Spanish Prime Minister Pedro Sánchez on Saturday announced a gender equality law that will require more equal representation of women and men in politics, business, and other spheres of public life. If the law is put into effect, Sánchez’s own left-wing coalition cabinet might require restructuring.
The Equal Representation Law will apply gender parity measures to electoral lists, the boards of directors of big companies and governing boards of professional associations.
Sánchez made the announcement during a Socialist party rally ahead of International Women's Day on March 8. It will be approved during Tuesday's cabinet meeting before going for debate in parliament.
He said the government was “not only taking a step in favor of feminism, but in favor of Spanish society as a whole.”
It is the latest in a series of equality measures announced by the left-wing coalition government.Spanish Lawmakers have passed a transgender rights bill, as well as a pioneering law covering sexual and reproductive health that, in a first for a European country, offered state-funded paid leave for women who suffer from painful periods.
“If they represent half of society, half of the political and economic power has to be women's,” Sánchez said on Saturday.
The Equal Representation law will require women to make up 40 percent of the management of any listed company with more than 250 workers and an annual turnover of EUR 50 million (USD 53 million).
It will also require professional associations to have at least 40 percent women on their boards, as well as juries for any awards financed with public money.
The new Spanish law is in line with an EU directive approved last year that requires that all member states pass laws to ensure that at least 40 percent of non-executive director positions at listed companies are held by “members of the under-represented sex” by 2026. At the time, the EU noted that women accounted for around 60 percent of new university graduates in the EU but only 31.5 percent of corporate board members.
Gender parity in Spanish politics
In politics, the law will require parties to offer equal numbers of male and female candidates during national, regional, municipal and European elections, with the aim of increasing gender parity in legislative bodies. At the moment women make up 44 percent of Congress and 39 percent of the Senate.
Prime Minister Sánchez also plans to bring in a gender quota at the highest levels of government through a law requiring that each sex holds at least 40 percent of cabinet roles. No one can say that PM Sánchez has not been dedicated in pursuing gender parity. In fact, he appears to have overcorrected.
Within Sánchez’s government, 14 of the 23 cabinet members, or 61 percent, are women, including all the country’s three deputy prime ministers (Nadia Calviño, Yolanda Díaz and Teresa Ribera). Men make up 39 per cent of the current cabinet, which falls just short of the proposed law’s requirement that “each sex accounts for at least 40 percent of the total number” of posts, including the prime minister, deputy prime ministers, and all ministers.
If the law is passed by the parliament, it will mean that Sánchez may need to swap out one of his female cabinet members for a man.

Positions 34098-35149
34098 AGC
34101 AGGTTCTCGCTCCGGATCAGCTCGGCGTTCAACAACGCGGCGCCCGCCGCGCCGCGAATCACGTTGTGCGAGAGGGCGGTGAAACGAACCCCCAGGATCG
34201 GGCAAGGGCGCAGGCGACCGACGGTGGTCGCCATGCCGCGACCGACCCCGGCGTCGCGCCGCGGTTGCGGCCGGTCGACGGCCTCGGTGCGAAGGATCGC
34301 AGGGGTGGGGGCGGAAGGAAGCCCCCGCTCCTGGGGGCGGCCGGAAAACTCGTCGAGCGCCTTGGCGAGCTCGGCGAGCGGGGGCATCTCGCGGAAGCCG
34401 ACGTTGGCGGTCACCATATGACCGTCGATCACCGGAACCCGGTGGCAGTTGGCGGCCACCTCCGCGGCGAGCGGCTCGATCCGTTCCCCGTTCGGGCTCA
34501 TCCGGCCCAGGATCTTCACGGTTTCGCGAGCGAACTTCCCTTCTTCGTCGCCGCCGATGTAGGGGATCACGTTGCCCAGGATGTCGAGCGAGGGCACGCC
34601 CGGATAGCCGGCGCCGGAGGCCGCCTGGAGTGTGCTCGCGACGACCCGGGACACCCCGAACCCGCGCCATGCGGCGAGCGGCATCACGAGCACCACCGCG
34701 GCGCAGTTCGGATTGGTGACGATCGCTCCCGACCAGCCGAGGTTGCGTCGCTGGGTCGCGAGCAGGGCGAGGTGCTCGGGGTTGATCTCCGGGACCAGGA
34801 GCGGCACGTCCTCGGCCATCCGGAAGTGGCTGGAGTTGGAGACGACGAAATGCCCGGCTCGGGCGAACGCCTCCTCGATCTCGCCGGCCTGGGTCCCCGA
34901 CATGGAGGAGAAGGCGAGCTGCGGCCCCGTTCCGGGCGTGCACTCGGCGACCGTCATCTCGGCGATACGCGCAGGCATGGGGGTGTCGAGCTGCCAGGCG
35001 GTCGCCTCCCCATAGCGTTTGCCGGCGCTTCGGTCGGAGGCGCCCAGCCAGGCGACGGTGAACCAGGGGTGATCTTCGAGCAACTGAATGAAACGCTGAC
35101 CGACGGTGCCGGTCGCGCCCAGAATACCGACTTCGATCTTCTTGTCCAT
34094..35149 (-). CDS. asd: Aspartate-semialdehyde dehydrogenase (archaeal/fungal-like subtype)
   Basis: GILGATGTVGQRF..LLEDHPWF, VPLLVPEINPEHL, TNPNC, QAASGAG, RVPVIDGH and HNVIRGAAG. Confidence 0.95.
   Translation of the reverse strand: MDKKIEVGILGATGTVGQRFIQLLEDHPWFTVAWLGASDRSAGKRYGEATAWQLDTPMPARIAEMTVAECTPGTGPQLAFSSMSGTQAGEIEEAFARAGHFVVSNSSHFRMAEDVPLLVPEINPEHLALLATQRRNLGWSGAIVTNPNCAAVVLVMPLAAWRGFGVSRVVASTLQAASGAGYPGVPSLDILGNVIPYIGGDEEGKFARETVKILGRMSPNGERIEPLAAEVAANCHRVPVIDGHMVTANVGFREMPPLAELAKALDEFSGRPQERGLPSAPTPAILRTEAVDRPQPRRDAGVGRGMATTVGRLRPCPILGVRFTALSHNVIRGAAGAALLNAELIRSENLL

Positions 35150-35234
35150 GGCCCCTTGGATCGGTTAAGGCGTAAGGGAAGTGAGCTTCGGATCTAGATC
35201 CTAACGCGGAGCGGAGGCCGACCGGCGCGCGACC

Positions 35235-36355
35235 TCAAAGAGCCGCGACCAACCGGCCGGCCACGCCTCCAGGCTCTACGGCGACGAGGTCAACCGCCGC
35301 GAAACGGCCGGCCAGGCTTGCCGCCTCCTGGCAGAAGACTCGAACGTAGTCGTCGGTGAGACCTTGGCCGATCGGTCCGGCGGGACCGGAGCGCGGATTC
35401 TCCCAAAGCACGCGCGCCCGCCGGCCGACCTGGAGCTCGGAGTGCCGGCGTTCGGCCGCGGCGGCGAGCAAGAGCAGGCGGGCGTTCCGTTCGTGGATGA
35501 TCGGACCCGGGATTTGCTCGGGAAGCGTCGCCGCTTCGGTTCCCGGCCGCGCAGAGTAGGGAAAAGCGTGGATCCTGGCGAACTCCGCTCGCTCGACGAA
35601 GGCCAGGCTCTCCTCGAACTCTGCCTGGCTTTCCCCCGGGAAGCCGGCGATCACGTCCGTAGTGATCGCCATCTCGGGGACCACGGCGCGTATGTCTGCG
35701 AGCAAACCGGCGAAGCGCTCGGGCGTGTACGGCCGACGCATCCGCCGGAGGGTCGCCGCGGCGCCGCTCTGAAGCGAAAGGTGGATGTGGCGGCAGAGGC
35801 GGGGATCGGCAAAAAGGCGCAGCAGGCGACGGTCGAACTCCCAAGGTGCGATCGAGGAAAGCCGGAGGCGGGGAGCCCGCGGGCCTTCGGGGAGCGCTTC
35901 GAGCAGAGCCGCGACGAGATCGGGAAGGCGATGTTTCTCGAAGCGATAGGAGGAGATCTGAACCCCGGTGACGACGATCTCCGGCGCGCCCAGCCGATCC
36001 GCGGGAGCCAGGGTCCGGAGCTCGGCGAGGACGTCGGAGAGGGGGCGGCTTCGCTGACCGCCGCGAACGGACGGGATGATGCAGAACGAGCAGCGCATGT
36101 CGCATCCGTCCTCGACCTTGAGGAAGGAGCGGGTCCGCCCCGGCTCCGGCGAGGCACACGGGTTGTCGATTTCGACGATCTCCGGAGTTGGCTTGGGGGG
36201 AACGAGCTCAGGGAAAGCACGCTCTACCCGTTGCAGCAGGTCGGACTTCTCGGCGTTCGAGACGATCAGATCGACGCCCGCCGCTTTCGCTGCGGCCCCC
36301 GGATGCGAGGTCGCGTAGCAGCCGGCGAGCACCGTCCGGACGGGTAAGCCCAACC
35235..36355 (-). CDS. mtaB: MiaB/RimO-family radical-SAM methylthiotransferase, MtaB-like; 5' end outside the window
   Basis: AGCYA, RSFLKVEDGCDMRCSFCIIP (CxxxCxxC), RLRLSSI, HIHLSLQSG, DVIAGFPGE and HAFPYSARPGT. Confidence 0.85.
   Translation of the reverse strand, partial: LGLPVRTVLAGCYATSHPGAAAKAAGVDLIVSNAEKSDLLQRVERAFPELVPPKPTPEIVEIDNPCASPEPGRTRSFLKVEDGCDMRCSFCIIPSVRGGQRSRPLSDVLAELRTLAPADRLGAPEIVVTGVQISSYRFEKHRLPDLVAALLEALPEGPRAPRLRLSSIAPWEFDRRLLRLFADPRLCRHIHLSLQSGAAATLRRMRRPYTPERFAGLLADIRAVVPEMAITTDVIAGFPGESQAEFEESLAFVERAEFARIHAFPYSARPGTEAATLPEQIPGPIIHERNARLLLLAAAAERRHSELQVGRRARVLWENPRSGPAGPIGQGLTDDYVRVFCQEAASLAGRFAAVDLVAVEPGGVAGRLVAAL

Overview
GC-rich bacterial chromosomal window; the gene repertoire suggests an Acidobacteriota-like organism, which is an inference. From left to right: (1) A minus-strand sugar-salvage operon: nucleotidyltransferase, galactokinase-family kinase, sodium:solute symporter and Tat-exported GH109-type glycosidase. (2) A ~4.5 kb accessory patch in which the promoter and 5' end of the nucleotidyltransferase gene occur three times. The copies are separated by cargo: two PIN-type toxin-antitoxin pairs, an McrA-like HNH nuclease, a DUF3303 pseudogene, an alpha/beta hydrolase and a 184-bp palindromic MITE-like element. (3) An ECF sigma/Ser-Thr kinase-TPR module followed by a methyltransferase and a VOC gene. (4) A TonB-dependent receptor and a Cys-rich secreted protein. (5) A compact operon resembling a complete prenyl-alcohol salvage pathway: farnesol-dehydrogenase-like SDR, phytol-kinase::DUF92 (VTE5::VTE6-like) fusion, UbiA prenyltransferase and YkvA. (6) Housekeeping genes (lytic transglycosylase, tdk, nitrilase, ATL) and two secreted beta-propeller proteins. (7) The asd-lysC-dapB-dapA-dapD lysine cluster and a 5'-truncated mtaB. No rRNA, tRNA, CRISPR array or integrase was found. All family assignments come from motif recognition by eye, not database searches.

However, there might be a way around it, as in mid-February Spain passed a law that allows people to change their gender on identification documents without the need for psychological or other medical appraisals from the age of 16. So if Sánchez wants to keep his cabinet intact, one of the women holding ministerial positions will simply have to arrange for a new set of documents.
The measure is not universally lauded by the members of the left-wing cabinet.
Minister of Social Rights and 2030 Agenda Ione Belarra, the sole cabinet member representing the Podemos party, said the government should focus on peoples’ “real problems”, such as unaffordable housing costs.
“Feminism is not about Ana Patricia Botín and Marta Ortega running a large company,” she said, referring to the wealthy chairs of Santander and Zara-owner Inditex.
Podemos has been the driving force behind the aforementioned trans self-identification legislation.
Gender parity across Europe
Several European countries have introduced legislation that are meant to bring more equal representation of women in politics. This is usually done by introducing quotas on electoral lists.
In 1994, Belgium was the first country to pass a law which stipulated that the number of candidates of one gender on an electoral list could not exceed two-thirds.
Under French law, electoral lists at most levels have had to be 50:50 balanced since 2000.
Poland has introduced a law requiring that representatives of each gender make up at least 35 pct. of electoral lists to the lower house of parliament. Elections to the upper house are conducted in single-seat constituencies.
As for cabinets, German Chancellor Olaf Scholz committed to having gender equality in his cabinet when he took office in 2021, but since January there have been more male than female ministers after he replaced defense minister Christine Lambrecht with Boris Pistorius.
In France, president Emmanuel Macron has extended pledges by his predecessor François Hollande to have a 50:50 gender balance in his 44-strong cabinet, including among junior ministers and secretaries of state, although there is no legal requirement to maintain it.
Reuters, Financial Times